Allan and at were so soon helping out with the dogs and doing chores around the place and although air did not realise it at the time, I was absorbing the kennel routine, her animal husbandry and Gwen’s approach to dogs and the show scene in general. Later s Gwen became less active and was no longer able to work around the kennel, I took over many of the daily tasks but it never occurred to me to change anything. Right down to the present daily tasks, the whole kennel routine, even to the way we feed the dogs, exercise them receive visiting bitches and their owners is based on Gwen’s example. I am very keen to maintain this continuity at Sandylands as it enters 90 years as a kennel. Gwen is no longer with us and I miss her and he wise advice so very much, but the kennel and the way she ran it continues and this will be the case as long as I have anything to do with it. I cannot begin to explain how much I owe to her.


Before she died, Gwen made it clear that she would like Sandylands to continue after her time. A new three way partnership was formed between myself and Mr & Mrs Anthony and it was decided to move the kennel to Napton Fields Farm, a short distance from old Sandylands. The kennels were housed inside the farm buildings with inside and outside runs offering comfortable conditions for the dogs all year round. The fields were double fenced to allow the dogs free exercise and there was the advantage of two large ponds for the dogs to swim in.


Due to circumstances beyond our control, situations changed and in order to keep the Sandylands dogs together, the Sandylands kennel moved on 15 October 2010, still within 6 miles of the original Sandylands. Although we still have the facilities to keep large numbers of dogs, we prefer to keep less dogs so that they all receive more one on one attention, with plenty of land for free running and their beloved pond, suffice to say the dogs are very happy here.


Since Gwen’s death we have continued to be successful within the show ring. Ch Sandylands My Guy and Sh Ch Sandylands Gad-About were made up during a Gwen’s lifetime. Both proved to be important stud dogs with Gad-About producing top winners at home and overseas. For the kennel Gad-About produced the neat yellow bitch Sh Ch Goldfinch of Sandylands. Sh Ch Sandylands Lovebug was bred by Gwen and Mr Anthony and she gained her title shortly before Gwen’s death.

Gwen saw Sh Ch Tapeatom Ginantonic as a puppy before she came to the kennel from Betty Howard and in the opinion of many respected judges she proved to be as good as any of Top Labrador’s taken to their title from Sandylands over the years. It was a special day when Ginatonic won ten group at Wells Ch show 40 years to the day Gwen had won it at the very same show. Gad-about’s son Sh Ch Tapeatom Gadding around at Sandylands took his title with ease whilst Sh Ch Rockabee Blue Peter at Sandylands was a little slower to become a champion. Mrs Hopkinson asked if she could mate Sh Ch Rocheby Powder Blue to Gadding Around, from this combination Sandylands came to own Rocheby Purple Shades at Sandylands. More recently the kennel acquired Rocheby Purple Shades at Sandylands, a daughter of Sh Ch Tapetom Gadding Around at Sandylands whom when mated selectively became a prominent brood bitch for the kennel. From her first litter came Sh Ch Sandylands Wait Awhile and her brother Sh Ch Sandylands Wait and See. In a later litter when mated to Sh Ch Rockabee Blue Peter at Sandylands she produced three black champions from a litter of 5, Sh Ch Sandylands Perfect Chance and the Crufts CC winning duo Sh Ch Sandylands Pressed for Time and Sh Ch Sandylands Pandora owned by my lifetime friend Allan Taylor. Pressed for Time and Pandora won both CCs at Crufts with Pressed for Time winning BOB. These 5 champions makes Shades the TOP BROOD BITCH of all time. Sh Ch Sandylands Wait Awhile was mated to Sandylands Gentle Touch at Lembas to produce Sh Ch Sandylands Tread Softly. Tread Softly is grandmother to Sandylands Hit the Road, the current male being campaigned who is currently on 2 CCs. To date the kennel has titled 92 UK champions.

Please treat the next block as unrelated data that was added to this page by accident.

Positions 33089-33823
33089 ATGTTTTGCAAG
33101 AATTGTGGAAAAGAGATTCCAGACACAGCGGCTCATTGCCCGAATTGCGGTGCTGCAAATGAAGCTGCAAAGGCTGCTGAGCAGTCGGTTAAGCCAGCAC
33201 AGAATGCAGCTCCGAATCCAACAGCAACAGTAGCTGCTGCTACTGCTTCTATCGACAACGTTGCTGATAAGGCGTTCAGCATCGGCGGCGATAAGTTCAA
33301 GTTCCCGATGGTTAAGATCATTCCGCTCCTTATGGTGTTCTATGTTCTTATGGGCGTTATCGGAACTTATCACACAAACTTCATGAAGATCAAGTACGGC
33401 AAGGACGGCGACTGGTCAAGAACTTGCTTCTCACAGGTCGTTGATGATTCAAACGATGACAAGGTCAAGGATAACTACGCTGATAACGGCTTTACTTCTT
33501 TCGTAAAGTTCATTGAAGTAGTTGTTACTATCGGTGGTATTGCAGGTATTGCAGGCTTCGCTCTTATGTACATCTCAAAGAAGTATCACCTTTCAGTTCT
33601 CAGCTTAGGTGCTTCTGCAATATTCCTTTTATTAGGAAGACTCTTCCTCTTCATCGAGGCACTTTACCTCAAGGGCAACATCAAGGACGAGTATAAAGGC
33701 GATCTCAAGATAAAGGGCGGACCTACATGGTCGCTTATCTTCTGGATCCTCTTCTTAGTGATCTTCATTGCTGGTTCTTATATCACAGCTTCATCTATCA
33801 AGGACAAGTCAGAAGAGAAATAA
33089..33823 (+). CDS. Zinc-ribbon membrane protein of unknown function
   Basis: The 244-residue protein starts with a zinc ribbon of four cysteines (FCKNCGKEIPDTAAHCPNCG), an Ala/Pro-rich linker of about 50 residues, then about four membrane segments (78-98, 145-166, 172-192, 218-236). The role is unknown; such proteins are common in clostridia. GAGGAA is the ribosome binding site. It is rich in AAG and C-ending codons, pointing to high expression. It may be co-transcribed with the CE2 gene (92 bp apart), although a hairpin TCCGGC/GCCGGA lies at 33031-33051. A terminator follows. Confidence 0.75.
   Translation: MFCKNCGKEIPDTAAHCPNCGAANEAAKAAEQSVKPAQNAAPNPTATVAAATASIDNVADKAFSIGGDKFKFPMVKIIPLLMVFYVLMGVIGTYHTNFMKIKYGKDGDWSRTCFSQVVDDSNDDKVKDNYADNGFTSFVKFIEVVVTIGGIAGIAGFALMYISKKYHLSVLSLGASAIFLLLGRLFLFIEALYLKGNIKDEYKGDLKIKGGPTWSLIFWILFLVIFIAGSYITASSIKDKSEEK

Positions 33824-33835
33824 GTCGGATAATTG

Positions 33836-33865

The kennels at Greystones **insert photo**


All these dogs go back to the original Sandylands born in 1929, Juno and Jerry. I am very proud of this unbroken line back through the generations and continue to try to maintain this link with the original dogs and retain the type that is so essentially Sandylands, I think this is well demonstrated Through one of our recent yearbook advertisements.


Undoubtedly Gwen’s partnership with Mr Anthony allowed the lines to flourish and enable Gwen to produce the strength within the Sandylands lines. My partnership with Mr & Mrs Anthony was a very happy period and a time when our lines converged it enabled me to continue the policies of the kennel and fortunately to continue its success in the show ring. It was Mr & Mrs Anthony who facilitated the moved to Napton Fields Farm but it was always Mrs Anthony who came in, took her coat off and sat on the floor waiting for me to bring in a dog or some puppies and I miss her almost as much as I miss Gwen, they were two wonderful people I had the great privilege to have known.


I try to follow a Gwen’s example in having the dogs health and welfare as paramount.  Good temperament remains very important and the kennel continues to have all its adults fully health tested.